Social Work Students Continue Mound Bayou-UM Collaboration

Academic excellence, service combine in restoration efforts

University of Mississippi social work students (from left) Angela Lackey, Casey Williams, Tawnya Langley, Landon Fisher, Crystal Walton, Brandi Robbins, Komiya Guillory and Samantha Houston outside of historic Taborian Hospital in Mound Bayou. (Submitted photo)

OXFORD, Miss. – A team of social work faculty and students from the University of Mississippi is helping the city of Mound Bayou make progress in its efforts to preserve historic buildings and history. The Mound Bayou Service Learning Historic Preservation Project is an ongoing work with the community from several levels. Social work faculty members Susan Allen, Debra Moore and Chris Simmons are providing support for these activities through both direct community service and service-learning opportunities with UM students.

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Criminologist Velmer Burton Named UM Dean of Applied Sciences

OXFORD, Miss. – Velmer S. Burton Jr., a noted expert and author on criminology, has been named the new dean of the University of Mississippi’s School of Applied Sciences. Burton is special assistant to the senior vice president for system academic administration and professor of social work at the University of Minnesota at Twin Cities. He officially joins the UM faculty Aug. 1, pending approval from the Board of Trustees of Mississippi Institutions of Higher Learning.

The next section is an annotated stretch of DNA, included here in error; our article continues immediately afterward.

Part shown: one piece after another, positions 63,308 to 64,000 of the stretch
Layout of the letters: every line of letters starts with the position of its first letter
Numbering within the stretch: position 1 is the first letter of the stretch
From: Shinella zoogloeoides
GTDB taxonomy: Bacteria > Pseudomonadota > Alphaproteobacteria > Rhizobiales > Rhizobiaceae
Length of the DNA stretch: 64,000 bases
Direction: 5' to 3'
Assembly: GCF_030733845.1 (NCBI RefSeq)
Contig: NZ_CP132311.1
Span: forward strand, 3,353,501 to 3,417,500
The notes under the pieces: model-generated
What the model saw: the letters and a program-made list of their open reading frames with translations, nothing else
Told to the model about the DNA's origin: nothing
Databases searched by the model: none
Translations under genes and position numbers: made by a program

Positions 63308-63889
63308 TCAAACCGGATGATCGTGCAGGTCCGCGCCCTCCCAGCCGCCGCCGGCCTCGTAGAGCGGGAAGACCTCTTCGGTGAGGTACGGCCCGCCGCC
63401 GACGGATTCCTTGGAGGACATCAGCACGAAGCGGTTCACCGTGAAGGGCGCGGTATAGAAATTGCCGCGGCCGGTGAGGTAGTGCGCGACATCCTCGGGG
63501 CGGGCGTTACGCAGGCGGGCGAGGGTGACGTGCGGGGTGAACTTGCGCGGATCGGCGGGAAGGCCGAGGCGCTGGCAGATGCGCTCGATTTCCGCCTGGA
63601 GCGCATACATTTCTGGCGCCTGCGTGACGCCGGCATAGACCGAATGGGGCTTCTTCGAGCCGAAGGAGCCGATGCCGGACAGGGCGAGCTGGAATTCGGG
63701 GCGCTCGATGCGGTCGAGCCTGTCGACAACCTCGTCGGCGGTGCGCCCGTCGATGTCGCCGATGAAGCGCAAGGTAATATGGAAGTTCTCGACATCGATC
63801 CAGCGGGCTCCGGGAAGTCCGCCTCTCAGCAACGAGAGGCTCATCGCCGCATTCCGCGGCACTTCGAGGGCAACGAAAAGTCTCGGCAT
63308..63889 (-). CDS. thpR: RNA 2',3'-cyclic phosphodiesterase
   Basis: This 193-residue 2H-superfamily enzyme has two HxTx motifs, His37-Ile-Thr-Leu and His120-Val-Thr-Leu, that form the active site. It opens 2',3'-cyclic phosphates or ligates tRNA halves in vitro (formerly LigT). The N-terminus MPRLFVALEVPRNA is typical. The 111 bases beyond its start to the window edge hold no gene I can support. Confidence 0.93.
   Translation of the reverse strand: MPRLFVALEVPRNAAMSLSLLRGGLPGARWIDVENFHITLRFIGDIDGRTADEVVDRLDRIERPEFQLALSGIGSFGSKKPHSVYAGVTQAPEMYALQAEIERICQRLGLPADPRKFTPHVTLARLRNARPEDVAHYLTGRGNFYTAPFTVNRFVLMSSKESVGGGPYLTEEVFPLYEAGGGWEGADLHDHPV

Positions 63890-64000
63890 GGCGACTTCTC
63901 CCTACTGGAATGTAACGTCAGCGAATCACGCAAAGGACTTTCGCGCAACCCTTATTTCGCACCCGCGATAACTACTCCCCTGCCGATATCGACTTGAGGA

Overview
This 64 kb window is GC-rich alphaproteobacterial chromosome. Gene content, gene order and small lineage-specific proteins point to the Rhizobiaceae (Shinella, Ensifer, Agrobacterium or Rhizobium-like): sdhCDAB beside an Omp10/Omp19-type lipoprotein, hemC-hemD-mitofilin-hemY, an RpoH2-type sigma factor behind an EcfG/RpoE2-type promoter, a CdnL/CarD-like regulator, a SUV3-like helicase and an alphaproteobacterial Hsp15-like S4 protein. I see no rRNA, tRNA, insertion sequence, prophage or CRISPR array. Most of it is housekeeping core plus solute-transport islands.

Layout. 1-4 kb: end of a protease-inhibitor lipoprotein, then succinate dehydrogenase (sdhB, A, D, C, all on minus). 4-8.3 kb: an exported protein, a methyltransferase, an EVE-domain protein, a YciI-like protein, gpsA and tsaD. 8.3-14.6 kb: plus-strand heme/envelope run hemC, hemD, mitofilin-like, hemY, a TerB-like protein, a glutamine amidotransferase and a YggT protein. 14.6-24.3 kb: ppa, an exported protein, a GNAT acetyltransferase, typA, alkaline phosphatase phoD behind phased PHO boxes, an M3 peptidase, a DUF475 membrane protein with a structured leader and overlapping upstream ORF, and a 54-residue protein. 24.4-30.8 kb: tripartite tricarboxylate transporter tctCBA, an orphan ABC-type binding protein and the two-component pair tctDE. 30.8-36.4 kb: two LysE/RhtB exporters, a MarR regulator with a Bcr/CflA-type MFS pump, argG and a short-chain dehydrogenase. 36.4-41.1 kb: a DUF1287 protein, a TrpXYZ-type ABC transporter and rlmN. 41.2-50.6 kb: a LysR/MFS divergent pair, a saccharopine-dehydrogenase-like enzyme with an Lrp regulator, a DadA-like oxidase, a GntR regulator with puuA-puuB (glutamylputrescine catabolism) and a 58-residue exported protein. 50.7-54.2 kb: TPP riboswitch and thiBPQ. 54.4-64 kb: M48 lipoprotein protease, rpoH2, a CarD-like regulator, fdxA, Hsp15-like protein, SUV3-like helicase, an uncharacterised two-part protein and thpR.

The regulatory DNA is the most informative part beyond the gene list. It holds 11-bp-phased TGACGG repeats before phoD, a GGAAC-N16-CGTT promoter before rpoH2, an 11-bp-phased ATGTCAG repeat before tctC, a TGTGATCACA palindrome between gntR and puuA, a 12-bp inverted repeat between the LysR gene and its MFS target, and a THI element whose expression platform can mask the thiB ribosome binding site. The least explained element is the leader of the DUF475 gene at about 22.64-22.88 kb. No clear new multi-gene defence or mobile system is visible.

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Clarion-Ledger: Ole Miss aids social worker training

A University of Mississippi-led team is at the forefront of improving child welfare training in the state. The new UM Child Welfare Training Academy, established through a four-year grant administered by the Mississippi Department of Human Services, has overhauled the pre-service training curriculum required for all Mississippi child welfare workers and supervisors. Read the story.

Tupelo Campus Graduates Earn University’s Highest Academic Award

University of Mississippi at Tupelo students are congratulated by UM Chancellor Dan Jones (center) for their academic achievement upon being named 2012 Taylor Medalists. UM photo by Robert Jordan.

TUPELO, Miss. – Sometimes people surprise themselves by accomplishing something they never imagined they could. This is exactly what happened to Toni Reiner of Fulton, a recent graduate of the University of Mississippi’s Tupelo regional campus. Reiner, who graduated last fall with a bachelor’s degree in social work, was named a UM Taylor Medalist for achieving one of the highest grade-point averages within her program.

“I can’t believe how well I did or how much I enjoyed college,” Reiner said.

“I didn’t like high school at all. I didn’t go straight to college out of high school because I didn’t think I would do very well. I didn’t know that I could be a good student until I tried.”